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Gardening Lymington - April in your garden, Debby Lockey's gardening blog

How to get your garden buzzing!

Tips for April in your garden, by our gardening blogger, local garden designer Debby Lockey.

As I walk down the garden I can’t help be amazed at nature.  In just the last few weeks the primroses, daffodils, camellias and a host of other plants have been flowering and they look fantastic.  I just love it. And the other thing I’ve noticed is the number of bees buzzing around.

How to help the bees in your Lymington garden this spring

We all want to do our bit for the bees, especially now that we are aware of the plight of bees.  And what better way than by choosing the correct plants for our garden which will help bees.  During the summer months there are a host of plants available for them.  But during the winter and early spring months how do the bees and other insects survive? 

Many insects don’t survive the winter.  Instead they die, leaving only their eggs, larvae or pupae to keep future generations alive. Others migrate to warmer climates.  Of those that do remain, some go into a form of hibernation known as diapause.  In this state, these insects survive the cold weather by either building up the level of glycerol in their body fluids, which acts as a kind of antifreeze, or they actually freeze their own body fluids. Others remain semi-active.  Honeybees, some ants and mayfly fall into this latter category.

These semi-active insects do bunker down for the winter.  They move further into their nests and stop up the exit with organic matter such as leaves and soil.  Then they all huddle together for extra warmth.  Studies at Delaware University have shown that during the winter months honeybees in the middle of the huddle produce heat by moving their wings, while those on the outside stay still and effectively create an insulating layer to keep the warmth within the group.  The bees then take it in turn to be in the middle or on the outside with only the queen bee staying right in the centre of the huddle.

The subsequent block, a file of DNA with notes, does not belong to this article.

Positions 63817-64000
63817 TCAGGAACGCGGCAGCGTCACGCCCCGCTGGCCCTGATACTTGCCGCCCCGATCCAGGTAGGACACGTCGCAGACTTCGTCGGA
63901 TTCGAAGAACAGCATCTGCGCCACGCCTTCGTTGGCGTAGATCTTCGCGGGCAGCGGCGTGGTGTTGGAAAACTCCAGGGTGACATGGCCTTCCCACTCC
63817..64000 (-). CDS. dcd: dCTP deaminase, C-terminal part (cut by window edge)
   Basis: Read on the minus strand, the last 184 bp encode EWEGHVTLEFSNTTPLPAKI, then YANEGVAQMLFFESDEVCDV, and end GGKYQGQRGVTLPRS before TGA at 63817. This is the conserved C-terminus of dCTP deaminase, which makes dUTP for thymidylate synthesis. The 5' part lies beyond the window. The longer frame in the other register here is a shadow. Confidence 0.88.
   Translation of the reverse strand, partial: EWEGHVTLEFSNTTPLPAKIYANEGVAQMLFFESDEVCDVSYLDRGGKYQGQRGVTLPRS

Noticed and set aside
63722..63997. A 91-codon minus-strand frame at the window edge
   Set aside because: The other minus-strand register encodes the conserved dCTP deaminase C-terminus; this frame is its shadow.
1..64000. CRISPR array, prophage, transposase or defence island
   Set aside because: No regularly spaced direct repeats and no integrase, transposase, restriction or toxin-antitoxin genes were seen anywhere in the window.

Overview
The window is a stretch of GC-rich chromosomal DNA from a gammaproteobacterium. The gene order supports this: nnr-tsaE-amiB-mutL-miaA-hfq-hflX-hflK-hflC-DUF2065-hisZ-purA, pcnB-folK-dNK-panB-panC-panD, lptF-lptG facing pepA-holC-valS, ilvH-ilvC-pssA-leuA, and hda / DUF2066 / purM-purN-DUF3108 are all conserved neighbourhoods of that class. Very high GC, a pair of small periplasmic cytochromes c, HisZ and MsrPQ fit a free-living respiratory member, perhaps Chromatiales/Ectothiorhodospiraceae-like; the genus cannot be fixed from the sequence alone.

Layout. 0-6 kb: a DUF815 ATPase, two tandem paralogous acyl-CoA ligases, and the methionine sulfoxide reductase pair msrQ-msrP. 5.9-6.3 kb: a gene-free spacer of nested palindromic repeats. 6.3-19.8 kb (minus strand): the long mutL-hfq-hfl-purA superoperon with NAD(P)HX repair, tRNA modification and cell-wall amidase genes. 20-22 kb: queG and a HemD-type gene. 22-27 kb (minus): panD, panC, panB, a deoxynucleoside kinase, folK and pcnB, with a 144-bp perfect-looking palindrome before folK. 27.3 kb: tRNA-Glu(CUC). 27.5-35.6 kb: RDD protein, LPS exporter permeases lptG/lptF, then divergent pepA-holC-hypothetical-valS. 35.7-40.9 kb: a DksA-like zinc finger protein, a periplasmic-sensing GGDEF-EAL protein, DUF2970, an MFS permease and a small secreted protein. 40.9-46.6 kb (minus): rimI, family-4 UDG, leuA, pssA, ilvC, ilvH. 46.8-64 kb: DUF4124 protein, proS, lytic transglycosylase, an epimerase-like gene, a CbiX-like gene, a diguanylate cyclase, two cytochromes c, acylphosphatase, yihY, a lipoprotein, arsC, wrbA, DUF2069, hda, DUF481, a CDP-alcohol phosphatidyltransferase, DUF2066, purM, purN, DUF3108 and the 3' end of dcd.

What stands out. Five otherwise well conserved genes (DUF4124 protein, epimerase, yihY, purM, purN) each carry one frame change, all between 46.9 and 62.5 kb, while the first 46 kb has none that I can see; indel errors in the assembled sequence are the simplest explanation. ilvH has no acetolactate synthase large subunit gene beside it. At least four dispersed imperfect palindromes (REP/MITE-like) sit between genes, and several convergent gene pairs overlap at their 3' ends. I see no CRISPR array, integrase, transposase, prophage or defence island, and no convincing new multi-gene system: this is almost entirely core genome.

To maintain this level of activity, bees and other active insects need to go out and forage for nectar, as their food can only be stored for a couple of days.  As their level of activity is much slower during these winter months, and in order to conserve energy, the insects tend not to travel far from their homes. Food giving plants must therefore be readily available in our gardens for these insects. And now is a good time to go to the nurseries and see them in full flower. For bees and other insects it is best to choose plants that produce single flowers rather than double as this design makes it easier for insects to reach the nectar and pollen.  Seeing them in flower will also help you decide if they fit into your present planting scheme.

Plants to grow in your garden to help the bees thriveDSC_0342_1291_180.jpg - 58.79 KB

You can choose from

Aubrieta

Crocus

Erica Carnea

Primroses and Polyanthus

Pulmonaria (Lungwort)

Violets

Wall flowers

Fruit trees

And if the nurseries are still selling them, buy snowdrops in the green.  These are little bundles of snowdrops that have been lifted and divided after they have flowered.  They are usually wrapped in newspaper to keep them moist, and held together with an elastic band.  This is the best way to plant snowdrops as they haven’t dried out, you can see exactly where you want to plant them and the squirrels and mice don’t seem to eat them as much. And snowdrops, being one of the earliest flowers out in the garden are especially important for bees.

DSC_0359_1308_180.jpg - 46.87 KBIn my garden I have put together a very simple planting design of Camellia Debbie (of course) which is underplanted with pulmonaria, and vinca minor.  Very simple but very effective.  The new blue flowers of the pulmonaria pick up the blue flowers of the vinca minor (which can’t be seen in the photo). As these pulmonaria flowers fade to pink they mirror the pink flower heads of the camellia.  For the rest of the season the pulmonaria’s frosted silver leaves lift and brighten that partially shaded area.

The photo is taken of a woodland garden I designed for one of my clients.  Here we used pulmonaria officinalis ‘Sissinghurst White’, and vinca minor ‘Alba’ as the area was quite dark under the oak trees.

Get out in your garden!

So, if possible, now is a wonderful time to get out into your garden.  Here in the New Forest the soil is beginning to dry out and warm up.  Add some compost or well rotted manure to your soil.  This will add nutrients and help to open up the soil structure if you have clay soil and so improve drainage.  Or if you have sandy soil it will help to hold moisture and add nutrients.  Then start planting those plants that will help those bees get buzzing.

By Debby, April 2014

Next:  May in your Garden

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